If I needed a cigarette after game three, I need an oxygen tank after game four.
You saw a little bit of everything on Saturday – fighting, fouling, scrapping, turnovers, huge defensive stops, and a tight fourth quarter finish. Through it all, the Sixers kept their head above water and found a way to win a playoff road game while being totally out of whack for the better part of two and a half quarters.
The fact that they turned the ball over 26 times and still came out on top is nothing short of astounding. If Miami can’t get it done after throwing a haymaker barrage for the second straight game, then it’s time to wrap this series up and move on to the next round. The Heat fly back to Philadelphia down 3 to 1 in the series after failing to capitalize on two performances that probably should have been good enough for at least one win.
This game gave us our first truly tight fourth quarter, a series of possessions where we can really analyze how Brett Brown and the Sixers operated in crunch time.
It was 100-99 Philly with 1:00 to play and possession of the ball after a Joel Embiid turnover and Dwyane Wade layup. With the half-full American Airlines Arena finally showing a pulse, Brown went to the team’s staple horns set, and a JJ Redick back screen gave Ben Simmons a free run to the rim:
That’s a defensive mixup between Josh Richardson and James Johnson, and Simmons saw it all the way.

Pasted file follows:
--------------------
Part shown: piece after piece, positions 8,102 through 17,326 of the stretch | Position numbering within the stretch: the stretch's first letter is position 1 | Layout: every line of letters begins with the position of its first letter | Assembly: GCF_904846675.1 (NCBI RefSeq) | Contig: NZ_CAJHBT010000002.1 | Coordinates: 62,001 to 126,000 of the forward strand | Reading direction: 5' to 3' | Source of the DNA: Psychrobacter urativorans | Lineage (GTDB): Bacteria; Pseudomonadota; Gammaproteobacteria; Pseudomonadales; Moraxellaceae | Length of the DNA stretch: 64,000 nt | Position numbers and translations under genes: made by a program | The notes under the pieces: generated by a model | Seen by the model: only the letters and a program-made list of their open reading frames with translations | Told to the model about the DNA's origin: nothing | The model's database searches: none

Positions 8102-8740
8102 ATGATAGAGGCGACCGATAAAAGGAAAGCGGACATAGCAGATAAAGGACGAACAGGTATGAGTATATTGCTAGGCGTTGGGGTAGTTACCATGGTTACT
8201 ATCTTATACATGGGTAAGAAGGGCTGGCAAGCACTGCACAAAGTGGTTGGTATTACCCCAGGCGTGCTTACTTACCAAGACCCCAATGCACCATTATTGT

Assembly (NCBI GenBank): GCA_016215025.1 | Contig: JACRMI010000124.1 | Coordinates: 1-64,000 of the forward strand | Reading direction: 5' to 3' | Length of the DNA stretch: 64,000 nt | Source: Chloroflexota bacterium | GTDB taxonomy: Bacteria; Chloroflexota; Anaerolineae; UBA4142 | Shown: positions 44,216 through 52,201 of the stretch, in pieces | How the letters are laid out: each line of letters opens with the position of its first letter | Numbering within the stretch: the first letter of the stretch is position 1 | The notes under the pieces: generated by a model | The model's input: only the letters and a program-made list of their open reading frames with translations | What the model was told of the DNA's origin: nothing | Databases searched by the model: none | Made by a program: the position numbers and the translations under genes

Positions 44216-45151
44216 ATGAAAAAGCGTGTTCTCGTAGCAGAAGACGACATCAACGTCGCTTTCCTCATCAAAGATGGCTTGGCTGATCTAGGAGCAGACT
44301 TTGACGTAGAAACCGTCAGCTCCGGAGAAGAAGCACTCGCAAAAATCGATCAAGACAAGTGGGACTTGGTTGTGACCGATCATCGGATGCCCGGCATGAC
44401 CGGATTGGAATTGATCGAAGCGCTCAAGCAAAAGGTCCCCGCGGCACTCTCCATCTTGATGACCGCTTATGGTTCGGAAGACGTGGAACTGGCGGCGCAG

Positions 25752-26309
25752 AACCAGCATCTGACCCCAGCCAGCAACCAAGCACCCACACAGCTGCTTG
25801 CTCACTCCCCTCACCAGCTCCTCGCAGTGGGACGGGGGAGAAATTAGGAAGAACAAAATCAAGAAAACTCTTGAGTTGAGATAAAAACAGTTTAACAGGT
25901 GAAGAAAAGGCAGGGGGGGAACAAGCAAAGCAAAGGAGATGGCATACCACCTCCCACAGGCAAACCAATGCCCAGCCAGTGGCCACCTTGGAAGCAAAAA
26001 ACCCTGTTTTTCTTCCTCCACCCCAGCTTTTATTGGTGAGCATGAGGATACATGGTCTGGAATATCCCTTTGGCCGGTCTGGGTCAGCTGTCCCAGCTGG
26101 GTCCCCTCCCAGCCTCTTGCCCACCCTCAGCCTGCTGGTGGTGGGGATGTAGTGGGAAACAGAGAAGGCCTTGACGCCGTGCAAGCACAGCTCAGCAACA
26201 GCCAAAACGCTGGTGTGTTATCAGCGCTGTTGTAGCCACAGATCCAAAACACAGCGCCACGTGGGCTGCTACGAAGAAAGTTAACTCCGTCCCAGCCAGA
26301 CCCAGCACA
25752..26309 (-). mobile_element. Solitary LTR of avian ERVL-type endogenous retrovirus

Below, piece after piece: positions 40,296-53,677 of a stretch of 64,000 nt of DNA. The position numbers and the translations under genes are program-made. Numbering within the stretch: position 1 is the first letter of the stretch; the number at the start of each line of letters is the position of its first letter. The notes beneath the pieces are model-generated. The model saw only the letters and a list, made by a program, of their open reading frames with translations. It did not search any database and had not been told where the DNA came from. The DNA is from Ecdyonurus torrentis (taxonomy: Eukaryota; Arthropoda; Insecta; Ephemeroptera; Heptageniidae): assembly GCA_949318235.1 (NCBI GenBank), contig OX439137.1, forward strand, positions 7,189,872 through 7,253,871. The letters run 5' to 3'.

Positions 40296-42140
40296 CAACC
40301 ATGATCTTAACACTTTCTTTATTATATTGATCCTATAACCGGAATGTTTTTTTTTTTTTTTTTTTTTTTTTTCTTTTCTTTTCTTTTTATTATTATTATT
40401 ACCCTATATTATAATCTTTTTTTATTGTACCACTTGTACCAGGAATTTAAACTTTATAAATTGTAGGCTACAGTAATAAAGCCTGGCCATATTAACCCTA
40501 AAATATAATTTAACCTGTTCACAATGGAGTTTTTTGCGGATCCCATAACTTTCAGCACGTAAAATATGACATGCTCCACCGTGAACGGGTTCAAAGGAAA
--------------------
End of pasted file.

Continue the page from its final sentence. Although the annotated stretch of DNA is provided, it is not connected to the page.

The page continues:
On the other end, Wade would answer with a 16-footer of his own, which brought us back down the floor with the Sixers again leading by one, this time with 30.1 seconds remaining. Brown went to another play that’s worked well before, something they used in the regular season in Miami, the Joel Embiid and Redick 25 action:
Very simple dribble hand off and a huge screen on Richardson, who got abused on the second straight possession with Hassan Whiteside unable to help. The only thing you’d ask for there is for Redick to get his feet behind the three point line. Otherwise, that’s perfectly run.
On the other end, Joel Embiid was whistled for a foul on Wade, though I think the refs got the wrong man. Embiid seemed to get all ball after Robert Covington had slapped Wade’s arm and caused the ball to pop free, yet Joel got the foul instead.
After Wade missed his second free throw, Redick crashed the glass for a rebound, took a Heat foul, and converted both foul shots at the other end. That was enough for a four point win after Miami missed on their final possession at the game.
They just executed mentally and physically in that final minute. They answered tough buckets with well-run sets and hit the free throws when it mattered.
Playoff basketball often comes down to fourth quarter half court possessions, and in their first real test of that this postseason, the players and the coach passed with flying colors.